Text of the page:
Process

There's a method to your memoir.

The personal history process typically is catalyzed by one-on-one conversation.

At Time Capsule Memoirs, we love that each project is unique, and we take pride in establishing schedules and working relationships that best suit our clients. The first step is a free one-hour consultation. There, we talk about your visions and hopes for a project, ideas for achieving them, and anything else that comes up. If we agree to work together, we’ll begin the following personal history process, designed to deliver your project in a clear and timely manner.

Interviews: Before any one-on-one interview, you receive a questionnaire to complete at home. The reason for this is twofold. First, many people find that collecting important names, dates and places ahead of time helps them feel organized, and more at ease in conversation. Second, the questionnaire serves as a touchstone throughout the interview process, helping ensure that nothing major gets omitted, and that details such as dates, name spellings, and so on are recorded correctly.

When it’s time to talk, you choose the time and a quiet place. The feel is conversational, but we naturally and deliberately build upon the information in your questionnaire. An audio recorder, set up unobtrusively, ensures that not a word gets missed, but all our conversations remain completely confidential. And if you become uncomfortable with anything you’ve shared, we simply remove it from the record.

Audio-memoir clients receive their CDs or USB upon completion of interviews.

Transcription: After recording an interview, Time Capsule Memoirs transcribes it word-for-word, but without any “umm”s, “ahh”s and false starts (unless you’d like to leave them in). These transcripts comprise the raw materials of your story, and ensure that it is told in your voice.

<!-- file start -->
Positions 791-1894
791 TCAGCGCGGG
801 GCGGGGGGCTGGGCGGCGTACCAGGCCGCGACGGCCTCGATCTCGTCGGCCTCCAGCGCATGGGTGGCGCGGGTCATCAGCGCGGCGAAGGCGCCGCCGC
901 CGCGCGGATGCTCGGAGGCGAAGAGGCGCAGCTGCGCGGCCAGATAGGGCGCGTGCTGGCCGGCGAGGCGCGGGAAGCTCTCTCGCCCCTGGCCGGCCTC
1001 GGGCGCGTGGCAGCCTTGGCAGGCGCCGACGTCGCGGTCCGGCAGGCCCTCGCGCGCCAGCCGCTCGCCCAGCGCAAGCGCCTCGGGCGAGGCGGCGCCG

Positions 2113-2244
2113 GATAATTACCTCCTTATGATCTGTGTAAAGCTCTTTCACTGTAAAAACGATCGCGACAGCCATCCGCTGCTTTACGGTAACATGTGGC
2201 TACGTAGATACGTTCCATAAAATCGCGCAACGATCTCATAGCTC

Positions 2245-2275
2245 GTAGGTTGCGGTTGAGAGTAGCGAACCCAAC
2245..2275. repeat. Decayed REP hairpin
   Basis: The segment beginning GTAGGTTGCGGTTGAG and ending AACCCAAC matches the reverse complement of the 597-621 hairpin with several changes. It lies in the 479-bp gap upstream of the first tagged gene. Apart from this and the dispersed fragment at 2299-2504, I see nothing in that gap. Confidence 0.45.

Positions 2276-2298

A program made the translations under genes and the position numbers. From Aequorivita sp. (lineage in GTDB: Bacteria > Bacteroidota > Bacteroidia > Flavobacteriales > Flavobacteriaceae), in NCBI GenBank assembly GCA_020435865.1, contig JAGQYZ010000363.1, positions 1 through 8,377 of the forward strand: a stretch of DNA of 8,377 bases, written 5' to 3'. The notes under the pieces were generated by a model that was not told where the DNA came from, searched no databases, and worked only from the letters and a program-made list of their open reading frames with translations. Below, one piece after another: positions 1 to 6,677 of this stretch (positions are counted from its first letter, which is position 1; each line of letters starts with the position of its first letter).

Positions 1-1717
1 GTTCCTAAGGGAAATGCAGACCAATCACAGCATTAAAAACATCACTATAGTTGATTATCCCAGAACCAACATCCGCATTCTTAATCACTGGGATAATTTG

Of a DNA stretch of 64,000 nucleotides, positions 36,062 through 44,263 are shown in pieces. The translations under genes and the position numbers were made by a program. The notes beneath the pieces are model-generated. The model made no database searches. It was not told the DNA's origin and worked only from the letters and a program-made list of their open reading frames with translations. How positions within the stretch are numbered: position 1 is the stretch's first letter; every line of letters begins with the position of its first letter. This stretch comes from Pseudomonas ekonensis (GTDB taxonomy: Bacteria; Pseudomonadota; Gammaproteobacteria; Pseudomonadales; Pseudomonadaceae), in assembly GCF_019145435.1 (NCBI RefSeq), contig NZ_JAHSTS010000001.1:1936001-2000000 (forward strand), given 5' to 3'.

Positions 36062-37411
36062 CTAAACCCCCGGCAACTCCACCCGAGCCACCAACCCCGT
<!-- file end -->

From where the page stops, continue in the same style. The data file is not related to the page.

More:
Clients wanting interviews printed verbatim receive them immediately after transcription.

Writing the narrative: Upon completion of interviews and transcription (and most likely before), we discuss strategies for organizing and structuring your manuscript. From there, we put together the architecture of your story. Early on, you have a chance to review a section or chapter and give feedback.

Research: This is an optional step in the personal history process, for those who want to give readers more historical context. We research some of the most important times, places and other factors within the backdrop to what you experienced personally, and integrate the information in a complementary way.

Editing the narrative: When a draft of the story is complete, a new stage of collaboration begins. We turn the manuscript over to you, so you can read it as closely as you wish. Then we sit side-by-side, or communicate via phone or email, to talk about changes you’d like to make. The draft is not final until you say it’s final.

Image collection: With the story crystallizing, now is a great time to identify images: photos, letters, historical documents and more. We can scan your images on-site, so they never leave your possession, in a format that will allow a professionally trained graphic designer to reproduce them at the highest quality possible.

Book design: The designer makes recommendations for layout, fonts, graphic elements and more. When words, images and design elements are finalized, the designer plots out your story chapter by chapter, page by page.

Book production: Time Capsule Memoirs collaborates with a professional printer on the production and delivery of your book, whether you’d like two copies or 2,000. Options such as fabric or leather hardcover binding and gold embossing can elevate your book to heirloom quality.

For information on projects and pricing, click here.

Young soldier, perhaps home from World War II, with arm around family member. Stories from letters and V-mail can be raw materials for memoirs.

Audio-memoir clients receive their CDs or USB upon completion of interviews.

Clients wanting interviews printed verbatim receive them immediately after transcription.

Very young boy on chair, looking at camera. Today, the boy is probably a retired older man, and pictures from his youth could fascinate grandchildren. An adolescent boy in 1960s Boston. Outdated hairstyles, clothing styles and more can make for memorable images.